Folates are essential micronutrients in the human diet as they fulfill important cellular functions. The main sources of folate in the human diet are plants, with leafy green vegetables and certain fruits being very good sources. However, staple crops such as potato, rice, or corn currently contain relatively low levels of folates [1,2]. Folate malnutrition is considered to be a global problem, with impoverished and developing regions being some of the most affected areas [3]. In areas of the world that have mandatory folic acid fortification programs such as the United States and Canada, folate intake is still sub optimal [4]. The improvement of staple crops’ folate content is an attractive strategy for helping to alleviate health problems related to folate deficiency [2].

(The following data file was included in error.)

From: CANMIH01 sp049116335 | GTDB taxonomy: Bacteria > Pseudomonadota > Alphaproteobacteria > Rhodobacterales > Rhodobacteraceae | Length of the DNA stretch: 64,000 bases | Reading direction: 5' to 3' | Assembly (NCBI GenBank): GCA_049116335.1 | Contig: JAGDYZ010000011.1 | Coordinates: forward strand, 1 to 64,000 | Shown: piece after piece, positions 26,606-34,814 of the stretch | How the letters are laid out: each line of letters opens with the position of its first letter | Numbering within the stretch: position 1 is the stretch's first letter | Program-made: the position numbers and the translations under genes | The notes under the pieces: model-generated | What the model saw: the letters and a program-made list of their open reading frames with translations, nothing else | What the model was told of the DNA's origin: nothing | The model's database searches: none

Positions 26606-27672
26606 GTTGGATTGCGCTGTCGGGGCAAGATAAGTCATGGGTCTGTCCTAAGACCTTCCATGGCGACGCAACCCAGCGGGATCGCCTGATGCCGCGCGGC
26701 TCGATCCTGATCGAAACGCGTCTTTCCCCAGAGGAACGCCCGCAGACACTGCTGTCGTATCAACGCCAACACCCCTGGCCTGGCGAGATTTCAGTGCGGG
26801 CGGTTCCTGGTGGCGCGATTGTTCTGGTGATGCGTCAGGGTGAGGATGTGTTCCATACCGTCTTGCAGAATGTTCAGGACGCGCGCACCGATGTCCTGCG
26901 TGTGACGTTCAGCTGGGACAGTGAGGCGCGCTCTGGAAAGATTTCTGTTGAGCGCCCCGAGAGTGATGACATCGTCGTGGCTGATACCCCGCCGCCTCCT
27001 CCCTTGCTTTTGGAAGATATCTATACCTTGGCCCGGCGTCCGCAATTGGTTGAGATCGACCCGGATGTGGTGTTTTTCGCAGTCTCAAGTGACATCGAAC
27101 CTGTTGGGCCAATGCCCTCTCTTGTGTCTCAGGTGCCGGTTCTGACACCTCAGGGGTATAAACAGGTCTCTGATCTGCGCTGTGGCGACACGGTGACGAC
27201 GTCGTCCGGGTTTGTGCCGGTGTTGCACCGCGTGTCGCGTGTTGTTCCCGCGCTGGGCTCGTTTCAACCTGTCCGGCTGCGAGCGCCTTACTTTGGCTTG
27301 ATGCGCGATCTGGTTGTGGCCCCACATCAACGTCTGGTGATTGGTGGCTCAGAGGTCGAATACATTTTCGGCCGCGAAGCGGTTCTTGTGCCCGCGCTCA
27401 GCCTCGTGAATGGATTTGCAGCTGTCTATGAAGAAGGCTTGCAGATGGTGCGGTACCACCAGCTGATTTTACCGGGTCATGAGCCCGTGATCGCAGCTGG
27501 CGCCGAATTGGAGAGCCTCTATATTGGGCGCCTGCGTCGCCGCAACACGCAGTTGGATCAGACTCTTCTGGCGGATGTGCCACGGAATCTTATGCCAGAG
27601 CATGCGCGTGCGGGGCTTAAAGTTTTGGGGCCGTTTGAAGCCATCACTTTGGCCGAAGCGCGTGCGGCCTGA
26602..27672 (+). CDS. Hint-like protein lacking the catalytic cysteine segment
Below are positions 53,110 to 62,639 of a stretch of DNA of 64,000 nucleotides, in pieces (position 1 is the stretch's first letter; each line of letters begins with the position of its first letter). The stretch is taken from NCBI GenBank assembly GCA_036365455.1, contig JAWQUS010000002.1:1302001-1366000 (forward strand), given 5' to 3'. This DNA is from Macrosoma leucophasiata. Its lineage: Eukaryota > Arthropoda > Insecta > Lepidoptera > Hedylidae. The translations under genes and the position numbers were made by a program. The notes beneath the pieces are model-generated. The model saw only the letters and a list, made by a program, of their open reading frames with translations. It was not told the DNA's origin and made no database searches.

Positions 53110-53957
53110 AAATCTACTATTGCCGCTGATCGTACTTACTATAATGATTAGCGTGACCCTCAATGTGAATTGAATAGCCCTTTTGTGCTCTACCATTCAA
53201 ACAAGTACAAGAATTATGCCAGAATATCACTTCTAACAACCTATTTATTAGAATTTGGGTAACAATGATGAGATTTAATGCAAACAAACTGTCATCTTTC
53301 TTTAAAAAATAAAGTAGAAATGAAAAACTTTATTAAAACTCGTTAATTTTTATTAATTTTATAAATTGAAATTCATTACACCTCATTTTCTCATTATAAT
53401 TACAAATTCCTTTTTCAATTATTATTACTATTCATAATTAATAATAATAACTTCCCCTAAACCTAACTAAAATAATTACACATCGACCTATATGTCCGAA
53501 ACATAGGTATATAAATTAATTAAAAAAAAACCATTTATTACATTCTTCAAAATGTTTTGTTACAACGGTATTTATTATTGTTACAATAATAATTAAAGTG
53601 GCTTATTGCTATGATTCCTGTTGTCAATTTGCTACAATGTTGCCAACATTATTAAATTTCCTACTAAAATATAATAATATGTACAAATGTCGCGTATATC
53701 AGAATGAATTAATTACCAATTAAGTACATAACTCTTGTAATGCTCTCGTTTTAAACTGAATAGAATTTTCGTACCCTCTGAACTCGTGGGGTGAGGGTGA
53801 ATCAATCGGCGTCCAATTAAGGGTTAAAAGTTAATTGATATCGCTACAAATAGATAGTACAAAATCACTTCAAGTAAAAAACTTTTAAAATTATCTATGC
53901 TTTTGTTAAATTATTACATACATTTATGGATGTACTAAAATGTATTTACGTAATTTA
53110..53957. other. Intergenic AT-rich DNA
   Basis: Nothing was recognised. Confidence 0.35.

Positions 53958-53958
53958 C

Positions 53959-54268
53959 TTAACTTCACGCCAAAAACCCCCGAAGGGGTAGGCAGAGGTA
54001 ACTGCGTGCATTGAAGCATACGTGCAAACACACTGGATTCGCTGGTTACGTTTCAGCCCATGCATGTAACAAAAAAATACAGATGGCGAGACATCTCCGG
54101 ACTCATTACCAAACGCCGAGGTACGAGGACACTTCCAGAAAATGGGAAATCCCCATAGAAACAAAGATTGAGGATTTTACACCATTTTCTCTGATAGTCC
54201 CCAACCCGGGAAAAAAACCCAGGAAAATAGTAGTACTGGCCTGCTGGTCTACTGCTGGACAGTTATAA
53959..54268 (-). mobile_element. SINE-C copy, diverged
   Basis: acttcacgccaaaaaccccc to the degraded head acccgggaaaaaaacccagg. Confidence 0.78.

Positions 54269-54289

Folates are a small family of cofactors involved in one-carbon unit reactions. In mitochondria, they are required for the synthesis of formylated methionyl-tRNAs, the interconversions of serine and glycine, and the catabolism of histidine and purines [5,6,7]. In the cytosol, folates are important cofactors in the synthesis of thymidylate and the remethylation of homocysteine to methionine, the precursor of S-adenosylmethionine (SAM) [7]. SAM is the universal methyl donor in reactions such as DNA methylation [8], and in plants, the synthesis of lignins, alkaloids, and betaines [9,10]. Folate metabolism is linked to DNA methylation, which plays an important role in epigenetics, transposon silencing, and genome stability [11,12]. Folates are important in the production of reducing power in the NADPH form [13,14]. In plants, folates play a critical role in nitrogen metabolism [15], photorespiration [10], and the biosynthesis of chlorophyll [16,17].